Mohamed Fahmy asks Egyptian authorities to restore his citizenship

'I will continue to fight for it as long as it takes and at any cost'

(Asmaa Waguih/Reuters)

(Asmaa Waguih/Reuters)

A Canadian journalist who was released from prison in Egypt this fall said Monday he has asked authorities in that country to restore the citizenship he renounced in hopes of regaining his freedom.

Mohamed Fahmy said he initially refused to give up his Egyptian citizenship when it was suggested to him as a way of speeding up his release.

But he eventually relented late last year after receiving reassurance that he could reapply for it at a later date, he said.

Even so, it took almost a year — and a presidential pardon — before he was freed.

Fahmy, who now lives in Vancouver, said he is seeking to recover his dual citizenship as a “matter of principle.”

“I kind of feel that it was unnecessary for me to renounce my citizenship to get out of prison,” he said. “I’ve spoken to Egyptian officials and my lawyers have and we don’t have a clear answer on why this happened.”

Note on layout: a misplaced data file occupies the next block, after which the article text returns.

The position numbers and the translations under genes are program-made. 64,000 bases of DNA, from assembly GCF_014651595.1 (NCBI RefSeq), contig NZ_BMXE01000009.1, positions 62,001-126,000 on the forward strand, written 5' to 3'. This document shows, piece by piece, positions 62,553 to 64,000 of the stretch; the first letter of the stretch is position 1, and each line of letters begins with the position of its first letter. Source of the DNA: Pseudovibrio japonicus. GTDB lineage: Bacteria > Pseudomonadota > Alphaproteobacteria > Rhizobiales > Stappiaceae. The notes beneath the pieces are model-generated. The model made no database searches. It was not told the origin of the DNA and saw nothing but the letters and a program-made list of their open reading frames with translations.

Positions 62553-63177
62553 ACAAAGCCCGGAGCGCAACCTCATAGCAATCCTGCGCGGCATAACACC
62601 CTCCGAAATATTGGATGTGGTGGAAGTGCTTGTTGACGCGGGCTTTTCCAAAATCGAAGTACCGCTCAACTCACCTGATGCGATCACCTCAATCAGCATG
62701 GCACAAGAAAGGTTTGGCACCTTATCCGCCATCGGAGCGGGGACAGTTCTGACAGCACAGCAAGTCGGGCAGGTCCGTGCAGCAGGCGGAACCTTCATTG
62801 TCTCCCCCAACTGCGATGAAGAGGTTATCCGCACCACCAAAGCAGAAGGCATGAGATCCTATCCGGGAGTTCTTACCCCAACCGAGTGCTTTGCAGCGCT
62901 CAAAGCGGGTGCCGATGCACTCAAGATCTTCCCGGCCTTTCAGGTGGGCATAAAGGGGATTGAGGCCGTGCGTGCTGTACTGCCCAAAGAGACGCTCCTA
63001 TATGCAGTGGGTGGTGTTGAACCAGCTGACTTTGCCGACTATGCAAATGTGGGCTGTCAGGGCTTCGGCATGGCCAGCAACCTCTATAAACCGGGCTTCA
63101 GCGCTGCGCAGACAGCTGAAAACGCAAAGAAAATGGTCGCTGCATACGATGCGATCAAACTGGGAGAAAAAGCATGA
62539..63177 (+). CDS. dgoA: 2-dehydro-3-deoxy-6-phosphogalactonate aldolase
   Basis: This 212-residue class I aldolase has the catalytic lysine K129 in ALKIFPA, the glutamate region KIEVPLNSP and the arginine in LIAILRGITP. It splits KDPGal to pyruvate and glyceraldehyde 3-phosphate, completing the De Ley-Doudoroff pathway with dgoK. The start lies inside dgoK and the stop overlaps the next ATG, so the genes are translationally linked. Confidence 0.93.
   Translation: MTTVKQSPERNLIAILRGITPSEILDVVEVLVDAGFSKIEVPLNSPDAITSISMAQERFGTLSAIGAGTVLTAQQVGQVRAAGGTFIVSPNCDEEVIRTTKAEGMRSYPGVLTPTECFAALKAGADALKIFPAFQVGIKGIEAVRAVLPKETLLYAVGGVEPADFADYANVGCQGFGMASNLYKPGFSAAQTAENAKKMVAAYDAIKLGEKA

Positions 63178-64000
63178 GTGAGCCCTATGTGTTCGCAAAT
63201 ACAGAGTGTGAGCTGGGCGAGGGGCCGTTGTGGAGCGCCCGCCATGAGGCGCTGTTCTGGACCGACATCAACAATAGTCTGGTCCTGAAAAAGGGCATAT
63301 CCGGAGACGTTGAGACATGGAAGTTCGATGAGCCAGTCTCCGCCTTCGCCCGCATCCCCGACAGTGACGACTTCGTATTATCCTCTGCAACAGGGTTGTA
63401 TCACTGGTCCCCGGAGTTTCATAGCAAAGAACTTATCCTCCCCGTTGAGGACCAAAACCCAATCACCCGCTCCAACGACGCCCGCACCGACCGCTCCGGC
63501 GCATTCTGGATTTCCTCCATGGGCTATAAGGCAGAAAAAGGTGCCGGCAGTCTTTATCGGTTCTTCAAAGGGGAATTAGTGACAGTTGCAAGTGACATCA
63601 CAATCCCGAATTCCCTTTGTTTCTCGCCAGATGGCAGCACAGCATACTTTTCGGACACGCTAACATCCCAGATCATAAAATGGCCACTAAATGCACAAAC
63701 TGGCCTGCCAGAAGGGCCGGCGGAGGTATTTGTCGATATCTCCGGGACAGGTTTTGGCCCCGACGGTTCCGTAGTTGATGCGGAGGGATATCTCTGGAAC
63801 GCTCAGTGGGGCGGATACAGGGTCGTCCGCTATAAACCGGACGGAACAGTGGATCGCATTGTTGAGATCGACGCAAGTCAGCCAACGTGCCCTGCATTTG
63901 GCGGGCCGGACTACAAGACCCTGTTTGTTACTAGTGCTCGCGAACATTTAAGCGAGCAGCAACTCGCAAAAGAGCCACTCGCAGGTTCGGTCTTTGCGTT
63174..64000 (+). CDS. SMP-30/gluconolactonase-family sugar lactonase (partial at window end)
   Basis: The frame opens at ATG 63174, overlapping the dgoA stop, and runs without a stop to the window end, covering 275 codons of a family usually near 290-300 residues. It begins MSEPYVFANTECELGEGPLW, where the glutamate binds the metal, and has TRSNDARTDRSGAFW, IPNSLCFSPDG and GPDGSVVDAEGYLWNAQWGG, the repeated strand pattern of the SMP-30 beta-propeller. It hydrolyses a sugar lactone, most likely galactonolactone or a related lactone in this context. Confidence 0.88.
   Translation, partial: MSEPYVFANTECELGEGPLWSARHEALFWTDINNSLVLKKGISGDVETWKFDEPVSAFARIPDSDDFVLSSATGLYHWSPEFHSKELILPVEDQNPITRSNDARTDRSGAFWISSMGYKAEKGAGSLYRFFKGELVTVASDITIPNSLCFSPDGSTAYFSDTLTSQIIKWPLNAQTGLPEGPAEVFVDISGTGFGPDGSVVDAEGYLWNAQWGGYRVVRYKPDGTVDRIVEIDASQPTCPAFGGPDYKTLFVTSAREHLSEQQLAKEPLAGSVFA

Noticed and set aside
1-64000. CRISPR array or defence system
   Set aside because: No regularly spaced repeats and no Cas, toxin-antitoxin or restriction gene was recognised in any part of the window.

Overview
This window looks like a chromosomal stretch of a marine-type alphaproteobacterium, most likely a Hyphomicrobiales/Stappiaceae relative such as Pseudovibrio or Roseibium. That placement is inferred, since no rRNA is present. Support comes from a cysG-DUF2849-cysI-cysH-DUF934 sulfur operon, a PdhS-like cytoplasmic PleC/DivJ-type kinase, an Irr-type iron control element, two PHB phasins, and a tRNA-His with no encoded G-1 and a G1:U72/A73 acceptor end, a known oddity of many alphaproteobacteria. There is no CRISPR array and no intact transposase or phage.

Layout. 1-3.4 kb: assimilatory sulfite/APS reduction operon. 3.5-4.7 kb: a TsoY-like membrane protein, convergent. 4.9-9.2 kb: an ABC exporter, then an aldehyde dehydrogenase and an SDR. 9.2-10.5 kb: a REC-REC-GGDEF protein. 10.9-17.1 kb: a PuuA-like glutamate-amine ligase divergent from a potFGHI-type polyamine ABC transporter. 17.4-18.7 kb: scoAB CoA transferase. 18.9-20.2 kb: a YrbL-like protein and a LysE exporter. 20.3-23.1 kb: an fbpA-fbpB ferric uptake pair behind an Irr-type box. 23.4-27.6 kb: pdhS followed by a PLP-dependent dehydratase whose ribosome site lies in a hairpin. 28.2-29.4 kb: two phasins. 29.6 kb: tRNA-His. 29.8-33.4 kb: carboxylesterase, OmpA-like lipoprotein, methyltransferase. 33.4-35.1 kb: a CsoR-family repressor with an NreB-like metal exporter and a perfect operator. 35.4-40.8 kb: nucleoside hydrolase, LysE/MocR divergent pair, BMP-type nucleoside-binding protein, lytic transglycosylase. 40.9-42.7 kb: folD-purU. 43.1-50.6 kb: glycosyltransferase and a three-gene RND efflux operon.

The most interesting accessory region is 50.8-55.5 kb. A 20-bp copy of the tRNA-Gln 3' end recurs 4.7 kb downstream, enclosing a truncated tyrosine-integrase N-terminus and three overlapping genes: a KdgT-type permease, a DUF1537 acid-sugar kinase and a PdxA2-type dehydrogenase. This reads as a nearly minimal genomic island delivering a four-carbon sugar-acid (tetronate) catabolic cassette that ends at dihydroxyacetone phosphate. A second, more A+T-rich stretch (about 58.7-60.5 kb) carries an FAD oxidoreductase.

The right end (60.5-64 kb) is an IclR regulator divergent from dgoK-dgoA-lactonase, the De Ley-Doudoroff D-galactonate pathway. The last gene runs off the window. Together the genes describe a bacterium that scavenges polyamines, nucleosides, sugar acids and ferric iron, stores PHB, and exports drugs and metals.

“So now I would like to claim it back,” he said.

“I will continue to fight for it as long as it takes and at any cost.”

He also said he plans to go back to Egypt one day and report from there, and feels he shouldn’t need a visa to do so.

For now, however, he is working as an adjunct professor at the University of British Columbia and writing a book about his experience.

Fahmy was arrested in 2013 with two Al-Jazeera English colleagues on terror-related charges.

He was sentenced to three years in prison in a retrial this year for airing what a court described as “false news” and coverage biased in favour of the now-banned Muslim Brotherhood.

The case was widely condemned. He and his Egyptian co-defendant, Baher Mohammed, were pardoned in September. The other colleague, Australian Peter Greste, was previously released.

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